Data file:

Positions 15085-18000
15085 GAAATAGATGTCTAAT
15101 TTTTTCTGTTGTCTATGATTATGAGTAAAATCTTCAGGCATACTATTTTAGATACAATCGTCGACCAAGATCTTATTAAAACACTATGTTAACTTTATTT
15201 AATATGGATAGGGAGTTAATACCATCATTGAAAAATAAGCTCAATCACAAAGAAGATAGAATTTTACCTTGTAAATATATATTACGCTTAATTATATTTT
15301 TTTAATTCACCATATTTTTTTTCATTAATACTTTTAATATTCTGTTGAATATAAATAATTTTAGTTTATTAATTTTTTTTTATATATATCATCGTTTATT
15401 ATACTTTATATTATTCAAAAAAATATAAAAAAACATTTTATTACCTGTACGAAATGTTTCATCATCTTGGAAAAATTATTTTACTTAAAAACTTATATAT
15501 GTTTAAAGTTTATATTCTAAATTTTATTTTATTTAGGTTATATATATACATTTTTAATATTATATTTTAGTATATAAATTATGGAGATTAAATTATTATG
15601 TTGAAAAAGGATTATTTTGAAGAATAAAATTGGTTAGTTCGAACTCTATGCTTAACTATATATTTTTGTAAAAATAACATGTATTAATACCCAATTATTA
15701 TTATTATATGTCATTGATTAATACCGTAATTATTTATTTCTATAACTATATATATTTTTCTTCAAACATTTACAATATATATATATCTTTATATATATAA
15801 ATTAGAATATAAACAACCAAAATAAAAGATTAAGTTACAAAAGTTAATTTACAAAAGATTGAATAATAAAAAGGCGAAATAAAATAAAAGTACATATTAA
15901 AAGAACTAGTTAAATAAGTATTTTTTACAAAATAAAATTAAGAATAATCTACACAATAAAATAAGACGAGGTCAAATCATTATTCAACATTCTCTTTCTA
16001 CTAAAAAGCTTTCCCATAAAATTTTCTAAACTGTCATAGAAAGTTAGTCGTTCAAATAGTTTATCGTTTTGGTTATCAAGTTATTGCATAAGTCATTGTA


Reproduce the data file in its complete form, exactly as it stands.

Positions 15085-18000
15085 GAAATAGATGTCTAAT
15101 TTTTTCTGTTGTCTATGATTATGAGTAAAATCTTCAGGCATACTATTTTAGATACAATCGTCGACCAAGATCTTATTAAAACACTATGTTAACTTTATTT
15201 AATATGGATAGGGAGTTAATACCATCATTGAAAAATAAGCTCAATCACAAAGAAGATAGAATTTTACCTTGTAAATATATATTACGCTTAATTATATTTT
15301 TTTAATTCACCATATTTTTTTTCATTAATACTTTTAATATTCTGTTGAATATAAATAATTTTAGTTTATTAATTTTTTTTTATATATATCATCGTTTATT
15401 ATACTTTATATTATTCAAAAAAATATAAAAAAACATTTTATTACCTGTACGAAATGTTTCATCATCTTGGAAAAATTATTTTACTTAAAAACTTATATAT
15501 GTTTAAAGTTTATATTCTAAATTTTATTTTATTTAGGTTATATATATACATTTTTAATATTATATTTTAGTATATAAATTATGGAGATTAAATTATTATG
15601 TTGAAAAAGGATTATTTTGAAGAATAAAATTGGTTAGTTCGAACTCTATGCTTAACTATATATTTTTGTAAAAATAACATGTATTAATACCCAATTATTA
15701 TTATTATATGTCATTGATTAATACCGTAATTATTTATTTCTATAACTATATATATTTTTCTTCAAACATTTACAATATATATATATCTTTATATATATAA
15801 ATTAGAATATAAACAACCAAAATAAAAGATTAAGTTACAAAAGTTAATTTACAAAAGATTGAATAATAAAAAGGCGAAATAAAATAAAAGTACATATTAA
15901 AAGAACTAGTTAAATAAGTATTTTTTACAAAATAAAATTAAGAATAATCTACACAATAAAATAAGACGAGGTCAAATCATTATTCAACATTCTCTTTCTA
16001 CTAAAAAGCTTTCCCATAAAATTTTCTAAACTGTCATAGAAAGTTAGTCGTTCAAATAGTTTATCGTTTTGGTTATCAAGTTATTGCATAAGTCATTGTA